Archimedes theory of a circle ABCD and a triangle K Archimedes compared the area enclosed by a circle to a right triangle whose base has the length of the circle’s circumference and whose height equals the circle’s radius. If the area of the circle is not equal to that of the triangle, then it must be either greater or less. He then eliminates each of these by contradiction, leaving equality as the only possibility. Archimedes’ proof consists of constructing a circle ABCD and a triangle K. Archimedes starts by inscribing a square in the circle and bisects the segments of arc AB, BC, CD, DE subtended by the sides of the square. Afterwards he proceeds to inscribe another polygon on the bisected points. He repeats this process until the difference in area between the circle and the inscribed polygon is smaller than the difference between the area of the circle and the area of the triangle. The polygon is then greater than the triangle K. Archimedes then proceeds to explain that a line from the center of the polygon to the bisection of one of its sides is shorter than the radius of the circle, and its circumference is smaller than the circumference of the circle. This disproves the statement that the polygon is greater than the triangle, since the legs of the triangle are made up of the radius and circumference of the circle. The triangle K cannot be both smaller and larger than the polygon, and thus cannot be smaller than the circle. After Archimedes proved that that the triangle cannot be smaller than the circle, he continues to prove that the triangle cannot be larger than the circle, either. This is accomplished by first assuming the triangle K to be larger than the circle ABCD. Then, a square is circumscribed around the circle so that lines drawn from the center of the circle will go through the points A, B, C, and D and bisect the corners of the square, one of which Archimedes labels T. Archimedes then connects the sides of the square with a tangent line and labels the points at which the line meets the square G and F. He goes on to say that because TG GA GH, the triangle formed by FTG is larger than half the area of the difference in area between the square and the circle. Archimedes uses the fact that continual bisecting of the arc of a circle will produce a polygon with this characteristic to assert that continuing this method will ultimately produce a polygon around the circle such that the difference in area between the polygon and the circle is less than the difference in area between the triangle K and the circle. The polygon is thus less in area than the triangle K The length of a line from the center of the circle to a side of the polygon is equal to the radius of the circle. However, the perimeter of the polygon is larger in length than the circumference of the circle, and since the circumference of the circle is equal to the length of the longer leg of the triangle, the polygon must be larger in area than the triangle K. Again, the triangle cannot be both larger and smaller than the polygon, so the triangle cannot be larger than the circle. Archimedes accomplished to prove his theory by using contradiction. After he proved that the triangle with legs equal to the radius and circumference of a given circle is not greater or less in area than that circle he concludes that the two must be equal in area.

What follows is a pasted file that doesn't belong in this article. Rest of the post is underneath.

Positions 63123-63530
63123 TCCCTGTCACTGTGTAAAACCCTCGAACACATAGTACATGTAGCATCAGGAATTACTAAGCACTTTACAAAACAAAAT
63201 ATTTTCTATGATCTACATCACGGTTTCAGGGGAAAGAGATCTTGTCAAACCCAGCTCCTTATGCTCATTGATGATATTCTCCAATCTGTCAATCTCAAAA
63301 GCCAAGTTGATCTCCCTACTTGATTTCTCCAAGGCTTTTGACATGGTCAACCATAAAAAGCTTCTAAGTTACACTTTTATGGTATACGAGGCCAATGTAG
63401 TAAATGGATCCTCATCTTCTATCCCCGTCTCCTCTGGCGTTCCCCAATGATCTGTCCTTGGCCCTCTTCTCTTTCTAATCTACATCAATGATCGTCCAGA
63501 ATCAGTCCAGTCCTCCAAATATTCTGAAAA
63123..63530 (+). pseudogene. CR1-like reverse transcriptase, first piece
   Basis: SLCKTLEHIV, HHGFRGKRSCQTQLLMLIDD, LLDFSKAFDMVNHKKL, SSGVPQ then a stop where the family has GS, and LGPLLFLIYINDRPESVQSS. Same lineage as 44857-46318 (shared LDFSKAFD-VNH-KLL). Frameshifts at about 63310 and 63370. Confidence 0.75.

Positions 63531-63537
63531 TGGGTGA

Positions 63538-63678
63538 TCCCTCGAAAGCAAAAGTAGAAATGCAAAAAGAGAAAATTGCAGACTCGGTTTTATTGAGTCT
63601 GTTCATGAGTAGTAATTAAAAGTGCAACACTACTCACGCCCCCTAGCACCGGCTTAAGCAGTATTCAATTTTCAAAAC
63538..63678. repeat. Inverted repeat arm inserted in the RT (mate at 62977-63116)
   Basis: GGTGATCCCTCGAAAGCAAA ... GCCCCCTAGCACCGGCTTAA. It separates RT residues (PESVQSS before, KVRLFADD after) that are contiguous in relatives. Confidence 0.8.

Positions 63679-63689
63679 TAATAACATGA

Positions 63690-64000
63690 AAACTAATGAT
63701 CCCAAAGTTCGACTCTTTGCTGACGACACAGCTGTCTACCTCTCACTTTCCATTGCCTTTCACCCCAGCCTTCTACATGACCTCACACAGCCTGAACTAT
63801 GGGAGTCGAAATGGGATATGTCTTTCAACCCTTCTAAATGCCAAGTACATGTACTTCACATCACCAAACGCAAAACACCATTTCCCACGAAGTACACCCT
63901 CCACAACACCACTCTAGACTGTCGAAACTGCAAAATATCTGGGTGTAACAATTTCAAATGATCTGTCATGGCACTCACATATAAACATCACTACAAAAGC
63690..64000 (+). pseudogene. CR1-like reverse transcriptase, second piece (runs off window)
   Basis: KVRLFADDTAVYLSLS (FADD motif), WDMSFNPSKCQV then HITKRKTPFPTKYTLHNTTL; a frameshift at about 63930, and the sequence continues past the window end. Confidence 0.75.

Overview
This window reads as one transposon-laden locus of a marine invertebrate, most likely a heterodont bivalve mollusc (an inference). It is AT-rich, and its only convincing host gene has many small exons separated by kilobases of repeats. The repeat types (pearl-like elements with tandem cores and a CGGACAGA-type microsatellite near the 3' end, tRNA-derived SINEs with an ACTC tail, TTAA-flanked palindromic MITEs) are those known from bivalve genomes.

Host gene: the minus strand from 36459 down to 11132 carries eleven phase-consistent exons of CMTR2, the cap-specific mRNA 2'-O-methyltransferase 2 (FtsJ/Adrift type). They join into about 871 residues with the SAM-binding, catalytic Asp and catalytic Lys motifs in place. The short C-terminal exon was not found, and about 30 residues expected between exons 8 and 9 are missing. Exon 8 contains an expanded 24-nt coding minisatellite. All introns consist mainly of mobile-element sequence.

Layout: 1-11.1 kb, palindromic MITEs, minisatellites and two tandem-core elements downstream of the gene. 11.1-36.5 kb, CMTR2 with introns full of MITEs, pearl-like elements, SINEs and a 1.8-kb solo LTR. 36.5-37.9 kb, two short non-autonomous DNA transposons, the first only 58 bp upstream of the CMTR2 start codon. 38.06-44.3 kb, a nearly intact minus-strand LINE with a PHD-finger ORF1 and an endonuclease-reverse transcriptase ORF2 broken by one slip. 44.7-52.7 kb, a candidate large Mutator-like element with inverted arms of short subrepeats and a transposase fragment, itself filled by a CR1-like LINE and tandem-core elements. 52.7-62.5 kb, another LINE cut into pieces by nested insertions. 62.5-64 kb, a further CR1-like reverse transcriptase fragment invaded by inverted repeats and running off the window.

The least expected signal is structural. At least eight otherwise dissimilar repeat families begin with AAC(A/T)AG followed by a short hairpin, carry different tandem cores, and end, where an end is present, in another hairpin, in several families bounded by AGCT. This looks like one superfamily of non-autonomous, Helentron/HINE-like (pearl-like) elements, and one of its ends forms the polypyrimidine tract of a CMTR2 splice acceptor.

Saturday, November 2, 2019

Gay rights Essay Example | Topics and Well Written Essays - 500 words

Gay rights - Essay Example The main difference most probably is the treatment of the society towards the issue specifically since through the course of the movement’s history it had evolved in stages of prohibition, being trivial, being hated and being accepted and even legal (Andryszewski, 2000). Prior to openly promoting and fighting for gay rights, the gay people are also active promoting and fighting for other related civil issues. It can then be considered that their own situations inspired them (Clendinen & Nagourney, 2013). Based on another author, there are already initiatives toward gay civil rights fifty years before it had been given attention in the United States. The Scientific Humanitarian Committee which is considered as the forerunner of the rights of gay people was established in Germany with the visions of actively promoting gay civil rights, abolition of laws against gay people and information dissemination and education regarding gay people. It was then suppressed and halted during the period of the Nazis. In 1950, the Mattachine Society started the move in the United States although in 1924 the Society for Human Rights was established by Henry Gerber and in 1940 the Veterans Benevolent Association was established in New York City (Marcus, 2009). One of the most evident rise of the gay rights movement occurred in the middle of 1960s through the Stonewall event following the trend for the black civil right movement. The said group focused on ceasing the homosexual discrimination. It can be considered that during that year, there had been an epiphany and the gay population cannot wait to stand their ground and achieve their own rights. In the 70s, different institutions and mainstream organizations supported the fight by being against all forms of discriminations targeting the gay men and lesbians. Through the year 1969-70, gay liberation or â€Å"gay pride† became a highly popular and talked about social concept with active appearances in all forms of